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I am designing a Ethernet PCB with external magnetics on a 4 layer board. On the PHY side I have the system ground on the adjacent layer under the two differential pair for the return path. How about in between the connector and the magnetics? Should I pour a chassis ground plane under the traces or am I not suppose to have any copper?

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  • \$\begingroup\$ Do you need L2 copper to obtain the correct trace impedance? If you do, the chassis node is the only sensible choice. Provide enough clearance to the system ground. Best is to keep this very short and use no L2 copper IMO. \$\endgroup\$
    – tobalt
    Commented May 3, 2023 at 3:58

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I suppose the first point that comes to mind: it may be difficult to achieve isolation requirements, pouring ground under the media traces [on nearest mid layer]. That said, you could still use the "Bob Smith" common node (to which the unused pairs, and center-taps, are terminated, with the 1nF to ESD ground) as a ground plane for these.

You generally won't want to route media traces as diff pair without ground, as the impedance will be too high. Edge-coupled traces with ground, couple poorly to each other; even without ground, they still couple poorly, requiring large trace widths for impedances like this. You can however route them top-mid or top-bottom as broadside-coupled pairs, which will see a more modest trace width.

Finally, if there's very little distance between connector and transformers -- mismatch really doesn't matter. And since conventional 100/gig Ethernet only uses around 100MHz bandwidth, "little" is perhaps 10cm or less. Ethernet may be high bandwidth in relative terms, but it's nowhere near as intensive or demanding as a DDR3+ or PCIe interface is!

There is also an argument to prefer the no-ground case in terms of common mode impedance: we're probably not talking much coupling distance here (i.e. maybe some ~cm of pair over plane, wired to whatever ground return you choose), so again it doesn't matter much, but the case could be made that no-ground is preferable as it's consistent with the environment of the cable itself. That is, you can avoid introducing more and longer impedance discontinuities. The connector and transformer are already two, and coupling the pair to a ground adds a third. Discontinuities mean more impedance changes vs. frequency, and maybe that worsens CMRR at some frequencies.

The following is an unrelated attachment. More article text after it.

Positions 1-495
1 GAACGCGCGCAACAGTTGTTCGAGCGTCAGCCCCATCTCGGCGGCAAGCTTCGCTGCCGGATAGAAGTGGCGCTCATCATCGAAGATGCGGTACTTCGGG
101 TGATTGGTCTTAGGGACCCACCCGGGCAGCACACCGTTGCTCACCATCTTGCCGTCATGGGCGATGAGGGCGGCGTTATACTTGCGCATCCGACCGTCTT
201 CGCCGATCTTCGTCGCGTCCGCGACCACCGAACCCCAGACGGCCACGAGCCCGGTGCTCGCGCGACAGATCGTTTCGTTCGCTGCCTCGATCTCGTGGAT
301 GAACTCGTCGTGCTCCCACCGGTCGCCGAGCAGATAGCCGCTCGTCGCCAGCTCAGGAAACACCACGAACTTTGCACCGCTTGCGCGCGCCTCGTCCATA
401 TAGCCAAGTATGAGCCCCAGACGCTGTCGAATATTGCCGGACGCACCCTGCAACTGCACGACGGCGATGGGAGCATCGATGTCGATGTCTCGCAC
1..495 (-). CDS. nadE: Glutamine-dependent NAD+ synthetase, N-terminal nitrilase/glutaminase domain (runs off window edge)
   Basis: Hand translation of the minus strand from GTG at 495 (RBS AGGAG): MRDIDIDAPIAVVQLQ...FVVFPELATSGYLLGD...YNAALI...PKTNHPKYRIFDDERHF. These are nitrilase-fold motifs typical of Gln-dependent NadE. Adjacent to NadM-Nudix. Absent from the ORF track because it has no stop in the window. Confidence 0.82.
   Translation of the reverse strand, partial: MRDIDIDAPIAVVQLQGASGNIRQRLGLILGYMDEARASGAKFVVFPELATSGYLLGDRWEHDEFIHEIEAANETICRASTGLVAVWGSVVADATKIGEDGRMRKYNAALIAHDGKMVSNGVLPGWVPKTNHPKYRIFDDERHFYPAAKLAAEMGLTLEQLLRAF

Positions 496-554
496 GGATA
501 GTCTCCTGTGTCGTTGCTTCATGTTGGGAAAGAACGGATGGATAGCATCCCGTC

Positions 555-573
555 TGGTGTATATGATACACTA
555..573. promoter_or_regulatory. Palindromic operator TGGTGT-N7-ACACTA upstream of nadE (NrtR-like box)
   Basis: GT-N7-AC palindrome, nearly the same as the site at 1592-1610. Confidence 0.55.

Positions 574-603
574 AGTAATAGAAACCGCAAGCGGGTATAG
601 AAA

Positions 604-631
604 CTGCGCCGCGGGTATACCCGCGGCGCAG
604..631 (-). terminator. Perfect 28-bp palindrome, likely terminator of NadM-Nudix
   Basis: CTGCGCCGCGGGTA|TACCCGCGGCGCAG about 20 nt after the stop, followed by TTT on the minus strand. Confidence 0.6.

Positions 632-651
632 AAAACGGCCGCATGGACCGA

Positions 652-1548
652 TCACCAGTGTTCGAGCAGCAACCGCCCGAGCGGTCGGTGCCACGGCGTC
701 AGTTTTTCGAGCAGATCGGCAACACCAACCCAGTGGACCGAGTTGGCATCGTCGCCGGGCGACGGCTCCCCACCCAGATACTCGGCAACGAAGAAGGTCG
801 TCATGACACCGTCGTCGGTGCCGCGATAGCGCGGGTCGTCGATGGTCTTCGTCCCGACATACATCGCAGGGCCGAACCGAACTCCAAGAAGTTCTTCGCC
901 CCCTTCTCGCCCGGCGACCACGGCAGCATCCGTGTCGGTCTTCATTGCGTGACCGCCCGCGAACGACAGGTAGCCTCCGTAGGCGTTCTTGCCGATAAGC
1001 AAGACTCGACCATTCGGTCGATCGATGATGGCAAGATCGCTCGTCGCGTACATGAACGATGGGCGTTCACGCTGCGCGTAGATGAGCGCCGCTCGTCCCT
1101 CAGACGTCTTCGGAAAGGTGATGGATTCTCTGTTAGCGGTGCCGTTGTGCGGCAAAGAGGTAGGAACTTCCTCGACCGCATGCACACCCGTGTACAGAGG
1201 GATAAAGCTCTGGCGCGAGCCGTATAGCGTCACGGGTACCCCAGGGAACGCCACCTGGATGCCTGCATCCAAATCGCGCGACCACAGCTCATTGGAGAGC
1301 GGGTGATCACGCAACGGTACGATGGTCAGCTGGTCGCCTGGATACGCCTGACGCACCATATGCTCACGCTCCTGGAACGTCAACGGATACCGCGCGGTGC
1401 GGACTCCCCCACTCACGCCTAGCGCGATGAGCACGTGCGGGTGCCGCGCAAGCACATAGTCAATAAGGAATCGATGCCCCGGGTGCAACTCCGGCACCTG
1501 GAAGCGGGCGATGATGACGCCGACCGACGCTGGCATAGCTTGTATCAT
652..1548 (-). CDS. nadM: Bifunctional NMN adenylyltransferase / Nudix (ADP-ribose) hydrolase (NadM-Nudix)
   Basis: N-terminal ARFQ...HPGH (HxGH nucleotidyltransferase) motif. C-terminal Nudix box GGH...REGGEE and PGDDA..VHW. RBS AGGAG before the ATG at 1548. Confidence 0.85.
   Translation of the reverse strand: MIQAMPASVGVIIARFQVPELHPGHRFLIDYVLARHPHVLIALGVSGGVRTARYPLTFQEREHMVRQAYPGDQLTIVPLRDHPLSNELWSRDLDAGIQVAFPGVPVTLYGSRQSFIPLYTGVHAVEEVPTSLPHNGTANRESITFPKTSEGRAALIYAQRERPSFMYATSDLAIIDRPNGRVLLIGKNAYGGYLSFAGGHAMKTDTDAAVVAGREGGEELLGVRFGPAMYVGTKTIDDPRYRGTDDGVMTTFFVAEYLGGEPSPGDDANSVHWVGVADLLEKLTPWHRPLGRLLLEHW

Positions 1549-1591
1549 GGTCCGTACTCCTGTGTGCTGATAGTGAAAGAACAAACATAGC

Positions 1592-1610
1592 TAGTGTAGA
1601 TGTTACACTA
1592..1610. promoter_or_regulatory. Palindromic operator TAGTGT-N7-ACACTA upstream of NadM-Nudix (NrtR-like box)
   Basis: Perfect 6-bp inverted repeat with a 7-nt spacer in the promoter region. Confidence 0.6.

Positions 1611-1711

Or conversely if shielded cable and connector are in use, extending that shield onto the board (and tying the "Bob Smith" node to it) would be equally logical.

To be clear, chassis ground is most likely the "ESD ground" mentioned above, i.e. where the "Bob Smith" common node should be bypassed to. Because of isolation requirements, chassis ground probably shouldn't be used for this directly, but due to the capacitor, these two nodes will have similar RF voltages.

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  • \$\begingroup\$ Many good options here: Bob Smith GND capacitively connected to the Chassis/Shield node or no pour with broadside coupled traces for larger isolation if necessary or if there is no BS available from the magnetics. \$\endgroup\$
    – tobalt
    Commented May 3, 2023 at 7:08
  • \$\begingroup\$ the physical distance between the connector and the magnetics is half an inch. I am using an M12 connector with two pairs; I use Bob Smith to tie the center tap of these pairs to "ground" (not exactly sure how this ground get connected). The cable and connector are shielded and have metal contact with the chassis. Based on your comment, if I understand it right: the distance is too short to cause any issue; however, since the pairs are shield, it is better to have a ground plane underneath them on the PCB. \$\endgroup\$
    – HV16
    Commented May 3, 2023 at 7:38
  • \$\begingroup\$ so I guess what needed to be done is, have a copper plane underneath the differential pair, this plane is tied to Bob Smith ground, then capacitively connect Bob Smith ground to chassis ground. \$\endgroup\$
    – HV16
    Commented May 3, 2023 at 7:40
  • \$\begingroup\$ @HV16 Quite correct! \$\endgroup\$ Commented May 3, 2023 at 9:31
  • \$\begingroup\$ @TimWilliams Great! Do I also have the place a capacitor between system ground and chassis ground, or system ground and magnetics ground? And should I keep a big distance between the system ground and the other two? How about magnetics ground and chassis ground? Do they also need to be physically separated? \$\endgroup\$
    – HV16
    Commented May 3, 2023 at 21:09

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